Sometimes the most fascinating books are found in the most unexpected places. My fiancé and I recently went on a weeklong road trip to New England, and thanks to AAA's guidebooks, we found ourselves at several fascinating museums.
My favorite was the Erie Canal Museum in Syracuse, New York. It felt like fate that it just so happened to be along the route we'd already planned. My fiancé, Jon, had told me about the lock system along the Erie Canal, by which canal boats safely traveled over remarkable elevations, transporting cargo in the decades before the railroad. The Erie Canal was the largest public works project in the country and there's something romantic about life on a riverboat. Immediately, I was enraptured.
I decided then that I would write a historical fiction novel. Although I didn't know much more than that at the time, my desire to write that novel was further solidified when I visited the museum. Between the dioramas depicting life along the canal during its boomtown days to the interactive exhibits showing how the locks work to raise and lower the water level for safe passage, the museum was well done in every sense of the word.
Not only was I impressed by the museum itself, I was astounded at the breadth of the museum store. In a space hardly bigger than my tiny apartment bathroom, they squeezed a fairly comprehensive bookstore of Erie Canal-focused texts. There was everything from textbooks, to creative nonfiction/journalism, to diaries of people who lived and worked on the canal, and even a few historical fiction novels set during the period. There were children's books, young adult books, and plenty for adults.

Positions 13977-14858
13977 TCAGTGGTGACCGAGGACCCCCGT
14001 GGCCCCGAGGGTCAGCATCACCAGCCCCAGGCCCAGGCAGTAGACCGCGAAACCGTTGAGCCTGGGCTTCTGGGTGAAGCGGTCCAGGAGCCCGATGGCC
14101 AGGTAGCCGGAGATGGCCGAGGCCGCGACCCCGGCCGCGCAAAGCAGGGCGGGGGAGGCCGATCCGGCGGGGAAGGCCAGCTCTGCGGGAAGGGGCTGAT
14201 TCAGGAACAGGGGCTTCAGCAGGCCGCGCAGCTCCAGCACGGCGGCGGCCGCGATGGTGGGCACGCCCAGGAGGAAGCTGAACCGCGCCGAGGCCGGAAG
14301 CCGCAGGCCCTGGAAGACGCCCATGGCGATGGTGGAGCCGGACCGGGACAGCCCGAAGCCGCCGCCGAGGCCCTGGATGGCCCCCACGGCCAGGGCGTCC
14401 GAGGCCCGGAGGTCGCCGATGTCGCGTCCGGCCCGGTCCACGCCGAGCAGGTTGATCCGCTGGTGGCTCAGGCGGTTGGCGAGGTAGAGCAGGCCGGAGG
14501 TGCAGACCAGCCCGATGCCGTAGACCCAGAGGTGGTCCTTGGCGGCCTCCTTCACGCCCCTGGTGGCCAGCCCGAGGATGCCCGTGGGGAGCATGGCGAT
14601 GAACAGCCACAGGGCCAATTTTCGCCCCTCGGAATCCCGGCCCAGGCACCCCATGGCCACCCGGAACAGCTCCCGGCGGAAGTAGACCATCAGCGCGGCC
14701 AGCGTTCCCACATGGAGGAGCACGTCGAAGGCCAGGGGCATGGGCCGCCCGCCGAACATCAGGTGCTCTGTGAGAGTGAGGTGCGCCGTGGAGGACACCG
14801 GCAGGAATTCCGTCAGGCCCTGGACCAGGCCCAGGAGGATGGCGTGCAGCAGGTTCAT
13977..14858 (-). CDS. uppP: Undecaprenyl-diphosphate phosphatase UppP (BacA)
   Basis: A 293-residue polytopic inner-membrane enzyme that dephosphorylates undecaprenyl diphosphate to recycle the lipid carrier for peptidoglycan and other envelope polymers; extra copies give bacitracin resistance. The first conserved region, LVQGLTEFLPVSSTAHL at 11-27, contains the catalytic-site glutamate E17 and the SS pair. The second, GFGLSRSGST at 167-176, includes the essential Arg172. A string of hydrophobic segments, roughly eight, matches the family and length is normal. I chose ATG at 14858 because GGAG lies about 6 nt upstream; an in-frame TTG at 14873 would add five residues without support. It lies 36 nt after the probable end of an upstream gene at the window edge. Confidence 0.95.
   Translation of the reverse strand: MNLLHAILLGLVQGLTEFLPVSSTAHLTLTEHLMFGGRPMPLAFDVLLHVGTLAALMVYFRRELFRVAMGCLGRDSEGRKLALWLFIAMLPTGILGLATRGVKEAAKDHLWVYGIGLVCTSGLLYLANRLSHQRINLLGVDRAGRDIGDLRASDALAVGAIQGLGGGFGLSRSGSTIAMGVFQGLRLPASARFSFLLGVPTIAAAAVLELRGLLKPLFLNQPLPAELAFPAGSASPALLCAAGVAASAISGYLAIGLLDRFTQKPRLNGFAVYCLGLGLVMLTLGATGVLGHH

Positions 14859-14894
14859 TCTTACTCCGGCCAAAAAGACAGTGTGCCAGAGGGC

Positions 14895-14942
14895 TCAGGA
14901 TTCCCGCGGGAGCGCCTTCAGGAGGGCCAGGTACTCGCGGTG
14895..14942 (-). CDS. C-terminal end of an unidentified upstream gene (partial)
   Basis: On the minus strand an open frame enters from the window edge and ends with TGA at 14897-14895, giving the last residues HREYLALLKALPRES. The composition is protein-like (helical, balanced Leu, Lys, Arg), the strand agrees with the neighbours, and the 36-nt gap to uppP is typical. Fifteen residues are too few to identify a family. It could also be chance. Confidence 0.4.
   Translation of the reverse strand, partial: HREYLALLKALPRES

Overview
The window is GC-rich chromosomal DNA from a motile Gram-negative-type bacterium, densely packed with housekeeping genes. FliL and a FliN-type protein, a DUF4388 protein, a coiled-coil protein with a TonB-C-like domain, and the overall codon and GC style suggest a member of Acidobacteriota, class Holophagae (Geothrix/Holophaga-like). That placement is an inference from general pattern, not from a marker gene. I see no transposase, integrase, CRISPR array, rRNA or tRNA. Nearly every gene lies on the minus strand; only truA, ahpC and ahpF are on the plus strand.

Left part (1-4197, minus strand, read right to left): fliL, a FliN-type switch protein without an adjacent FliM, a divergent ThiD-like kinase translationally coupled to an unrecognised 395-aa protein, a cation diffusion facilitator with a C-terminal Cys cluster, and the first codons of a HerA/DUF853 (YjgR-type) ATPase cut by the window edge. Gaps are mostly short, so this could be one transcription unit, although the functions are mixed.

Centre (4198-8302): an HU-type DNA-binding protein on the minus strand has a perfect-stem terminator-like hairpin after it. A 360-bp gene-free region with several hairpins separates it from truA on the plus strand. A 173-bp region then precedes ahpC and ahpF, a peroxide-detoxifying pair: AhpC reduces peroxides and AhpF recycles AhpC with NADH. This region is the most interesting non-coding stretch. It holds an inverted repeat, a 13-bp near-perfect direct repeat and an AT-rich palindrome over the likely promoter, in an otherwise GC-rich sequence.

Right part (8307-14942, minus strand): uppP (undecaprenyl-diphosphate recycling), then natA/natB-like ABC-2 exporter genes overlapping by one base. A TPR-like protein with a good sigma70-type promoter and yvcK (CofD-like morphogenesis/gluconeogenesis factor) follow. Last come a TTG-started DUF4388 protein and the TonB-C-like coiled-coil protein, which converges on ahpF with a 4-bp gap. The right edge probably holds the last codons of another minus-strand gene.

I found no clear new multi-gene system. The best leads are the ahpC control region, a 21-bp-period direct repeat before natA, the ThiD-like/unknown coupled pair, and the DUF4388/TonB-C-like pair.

What better place for someone writing a historical fiction novel! I practically had a treasure trove of research materials at my fingertips. Better yet, I found books that I might not have otherwise come across.
I bought four books:
Heaven's Ditch: God, Gold, and Murder on the Erie Canal by Jack Kelly
Images of America: Erie Canal by Martin Morganstein and Joan H. Cregg
Canals For a Nation: The Canal Era in the United States 1790-1860 by Ronald E. Shaw
Ghosts Along the Erie by Mary Ann Johnson
I hadn't previously heard of any of these books before visiting the museum, but it seems only the first two seemed even reasonably popular. The third is a textbook written in 1990 and the last was published by a small press in 1995. I doubt I would have found them on my own, or if I had it certainly would have taken awhile.
After visiting the Erie Canal Museum, raiding the book section of their museum store, and taking copious amounts of photos throughout the museum, I can understand how museums are some of the best resources for historical fiction authors, or researchers of any kind for that matter.
The experience taught me that museum bookstores are great for book discovery. Not only are they hyper-curated to get targeted books on a particular topic, they likely have books on the subject that you might not otherwise be able to find easily at a chain bookstore or library outside the area.
On top of that, when you buy books from a museum store, you're supporting the work the museum does. It's a win-win for readers, researchers, writers, and museum lovers. What's not to love?
Have you had any memorable experiences finding books in museum stores? Share in the comments below!